Resetting your Biological Clock

Resetting your Biological Clock

Resetting your Biological Clock

How the Endocannabinoid System Affects Our Circadian Rhythm

Our circadian rhythm, or internal clock, helps to control much more than just our “sleep-wake” cycles. In fact, many tissues and cells throughout the body operate around this biological clock that changes how they metabolize glucose, amino acids, fats and other fuels. Moreover, most cells in the body also change how they respond to various hormonal and environmental signals based on where they are in the clock. These very signals of light, food intake, hormones and sleep also alter the body’s biorhythm in turn. Essentially, it is a two-way street where the existing rhythm of the body’s clock alters whole-body metabolism and physiology on the one hand, and environmental cues exert influence to regulate and help “set the time” on these biological clocks on the other hand.  Smoking cannabis when you are having trouble sleeping can help get your sleep on track.  From my experiences cannabis Can Reset you Circadian Rhythm.




Circadian Rhythem

What are circadian rhythms?

What are circadian rhythms?
Circadian rhythms are physical, mental, and behavioral changes that follow a daily cycle. They respond primarily to light and darkness in an organism’s environment. Sleeping at night and being awake during the day is an example of a light-related circadian rhythm. Circadian rhythms are found in most living things, including animals, plants, and many tiny microbes. The study of circadian rhythms is called chronobiology. Illustration of a human brain with the suprachiasmatic nucleus labelled. Credit: NIGMS.

What are biological clocks?
Biological clocks are an organism’s innate timing device. They’re composed of specific molecules (proteins) that interact in cells throughout the body. Biological clocks are found in nearly every tissue and organ. Researchers have identified similar genes in people, fruit flies, mice, fungi, and several other organisms that are responsible for making the clock’s components.

Are biological clocks the same thing as circadian rhythms?
No, but they are related. Biological clocks produce circadian rhythms and regulate their timing.

What is the master clock?
A master clock in the brain coordinates all the biological clocks in a living thing, keeping the clocks in sync. In vertebrate animals, including humans, the master clock is a group of about 20,000 nerve cells (neurons) that form a structure called the suprachiasmatic nucleus, or SCN. The SCN is located in a part of the brain called the hypothalamus and receives direct input from the eyes.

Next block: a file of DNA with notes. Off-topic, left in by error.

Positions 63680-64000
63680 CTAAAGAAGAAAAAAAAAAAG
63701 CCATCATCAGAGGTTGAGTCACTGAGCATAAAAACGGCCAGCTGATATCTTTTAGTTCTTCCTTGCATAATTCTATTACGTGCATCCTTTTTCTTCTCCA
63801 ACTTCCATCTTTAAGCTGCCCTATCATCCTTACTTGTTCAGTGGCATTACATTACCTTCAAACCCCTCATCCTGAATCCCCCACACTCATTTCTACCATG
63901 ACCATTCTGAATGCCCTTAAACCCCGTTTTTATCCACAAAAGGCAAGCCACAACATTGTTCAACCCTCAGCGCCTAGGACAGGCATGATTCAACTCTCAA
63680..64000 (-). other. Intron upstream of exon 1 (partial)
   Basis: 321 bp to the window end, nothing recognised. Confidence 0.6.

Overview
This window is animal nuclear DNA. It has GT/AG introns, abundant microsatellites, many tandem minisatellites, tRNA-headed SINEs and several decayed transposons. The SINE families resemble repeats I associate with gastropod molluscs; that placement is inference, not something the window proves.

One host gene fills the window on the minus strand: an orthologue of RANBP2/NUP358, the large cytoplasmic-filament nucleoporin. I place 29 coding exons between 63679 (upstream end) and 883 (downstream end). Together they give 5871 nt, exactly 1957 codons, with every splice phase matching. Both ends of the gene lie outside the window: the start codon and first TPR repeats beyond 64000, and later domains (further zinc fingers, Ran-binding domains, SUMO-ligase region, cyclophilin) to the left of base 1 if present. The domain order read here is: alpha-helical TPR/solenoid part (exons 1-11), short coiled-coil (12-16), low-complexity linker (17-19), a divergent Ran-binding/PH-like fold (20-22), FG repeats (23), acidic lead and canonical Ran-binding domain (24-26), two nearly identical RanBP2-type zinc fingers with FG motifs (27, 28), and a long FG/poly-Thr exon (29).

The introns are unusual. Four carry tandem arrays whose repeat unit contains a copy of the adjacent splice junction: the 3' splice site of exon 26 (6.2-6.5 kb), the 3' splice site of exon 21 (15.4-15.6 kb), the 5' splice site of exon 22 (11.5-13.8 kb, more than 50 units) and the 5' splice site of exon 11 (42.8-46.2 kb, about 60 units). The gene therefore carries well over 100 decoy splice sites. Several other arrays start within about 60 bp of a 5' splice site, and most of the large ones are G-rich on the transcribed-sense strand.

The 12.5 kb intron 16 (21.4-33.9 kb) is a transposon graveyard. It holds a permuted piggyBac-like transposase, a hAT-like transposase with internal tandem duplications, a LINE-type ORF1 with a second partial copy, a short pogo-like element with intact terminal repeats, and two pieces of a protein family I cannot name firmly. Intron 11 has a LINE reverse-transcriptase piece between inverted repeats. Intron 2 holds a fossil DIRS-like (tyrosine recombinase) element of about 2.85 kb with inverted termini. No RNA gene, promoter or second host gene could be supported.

Does the body make and keep its own circadian rhythms?
cNatural factors within the body produce circadian rhythms. However, signals from the environment also affect them. The main cue influencing circadian rhythms is daylight. This light can turn on or turn off genes that control the molecular structure of biological clocks. Changing the light-dark cycles can speed up, slow down, or reset biological clocks as well as circadian rhythms.

Do circadian rhythms affect body function and health?
Yes. Circadian rhythms can influence sleep-wake cycles, hormone release, eating habits and digestion, body temperature, and other important bodily functions. Biological clocks that run fast or slow can result in disrupted or abnormal circadian rhythms. Irregular rhythms have been linked to various chronic health conditions, such as sleep disorders, obesity, diabetes, depression, bipolar disorder, and seasonal affective disorder.

How are circadian rhythms related to sleep?
Circadian rhythms help determine our sleep patterns. The body’s master clock, or SCN, controls the production of melatonin, a hormone that makes you sleepy. It receives information about incoming light from the optic nerves, which relay information from the eyes to the brain. When there is less light—like at night—the SCN tells the brain to make more melatonin so you get drowsy. Researchers are studying how shift work as well as exposure to light from mobile devices during the night may alter circadian rhythms and sleep-wake cycles.